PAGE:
Cruise of the Special Service Squadron
In 1923–24, HMS Hood and the Special Service Squadron sailed around the world on The Empire Cruise, making many ports of call in the countries which had fought together during the First World War. The squadron departed Devonport on 27 November 1923 and headed for Sierra Leone. Returning from the Pacific, the battlecruisers passed through the Panama Canal, while the light cruisers rounded Cape Horn.
- Battlecruisers under Rear Admiral Sir Frederick Field -
- Light cruisers under Rear Admiral Sir Hubert Brand
Ports of call
Africa and the Indian Ocean
The fleet sailed from HMNB Devonport on 27 November 1923, and headed for Freetown, Sierra Leone. Whereupon the fleet was greeted by the Governor of Sierra Leone. Food and provisions were taken aboard after the journey of 2805 miles. The ships then sailed to Cape Town and arrived 22 December, adding a further 3,252 miles to the cruise distance. Some of the sailors and marines performed in a ceremonial march, to great fanfare.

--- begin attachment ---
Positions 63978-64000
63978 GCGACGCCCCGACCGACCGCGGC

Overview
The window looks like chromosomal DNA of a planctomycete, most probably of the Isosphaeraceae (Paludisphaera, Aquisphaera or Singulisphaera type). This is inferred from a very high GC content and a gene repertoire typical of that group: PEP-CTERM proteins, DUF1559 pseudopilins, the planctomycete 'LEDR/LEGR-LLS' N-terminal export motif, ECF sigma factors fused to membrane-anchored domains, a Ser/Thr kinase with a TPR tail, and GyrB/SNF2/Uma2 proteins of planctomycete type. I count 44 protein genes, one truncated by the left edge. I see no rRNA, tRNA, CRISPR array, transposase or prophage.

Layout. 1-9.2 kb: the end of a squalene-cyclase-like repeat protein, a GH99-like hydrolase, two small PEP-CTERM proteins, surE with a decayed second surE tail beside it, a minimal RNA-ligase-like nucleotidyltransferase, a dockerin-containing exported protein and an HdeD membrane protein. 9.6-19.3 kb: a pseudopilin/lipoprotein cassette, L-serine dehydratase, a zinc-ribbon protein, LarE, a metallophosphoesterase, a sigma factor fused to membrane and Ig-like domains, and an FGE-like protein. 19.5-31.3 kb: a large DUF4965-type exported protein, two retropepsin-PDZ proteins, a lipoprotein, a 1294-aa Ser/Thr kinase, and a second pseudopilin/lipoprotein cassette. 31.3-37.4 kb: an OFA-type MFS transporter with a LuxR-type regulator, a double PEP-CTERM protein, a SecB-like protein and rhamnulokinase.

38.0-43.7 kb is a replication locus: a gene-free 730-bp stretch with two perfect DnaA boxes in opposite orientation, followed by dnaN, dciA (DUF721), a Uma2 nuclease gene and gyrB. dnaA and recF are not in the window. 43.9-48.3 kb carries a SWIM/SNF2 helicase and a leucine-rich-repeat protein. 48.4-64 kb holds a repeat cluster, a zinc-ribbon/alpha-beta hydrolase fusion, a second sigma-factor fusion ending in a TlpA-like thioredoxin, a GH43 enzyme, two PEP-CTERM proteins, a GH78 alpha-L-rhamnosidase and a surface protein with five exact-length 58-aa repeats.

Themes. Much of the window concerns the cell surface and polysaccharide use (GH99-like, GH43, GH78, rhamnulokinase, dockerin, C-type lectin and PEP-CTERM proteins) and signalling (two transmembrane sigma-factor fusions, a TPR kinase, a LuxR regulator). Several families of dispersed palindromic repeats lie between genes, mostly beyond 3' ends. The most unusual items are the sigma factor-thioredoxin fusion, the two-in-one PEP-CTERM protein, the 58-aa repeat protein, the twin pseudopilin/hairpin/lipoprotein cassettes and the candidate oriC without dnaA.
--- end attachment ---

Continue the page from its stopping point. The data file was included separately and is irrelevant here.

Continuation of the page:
The fleet sailed for a short visit to Mossell Bay, East London and Durban, where the fleet left South Africa on 6 January 1924 for Zanzibar. Upon port arrival in Zanzibar on 17 January the fleet was greeted by Sultan Khalifa Bin Harub, which now encompassed the regular ceremonial March Past. The total distance covered was 11,734 miles.
The fleet arrived for the far east tour in Port Swettenham, Malaysia, on the 4 February, where the ship fired a 17 gun salute for the Sultan. The fleet also incurred its first fatality when a seaman died of malaria, a local funeral was arranged. 10 February marked the arrival of the fleet at the important British Naval Base at Singapore. In the same year of the cruise Singapore had been approved by the British Government to become the major British base in the far east with massive investment.
Australia and New Zealand
West coast of Canada and the USA
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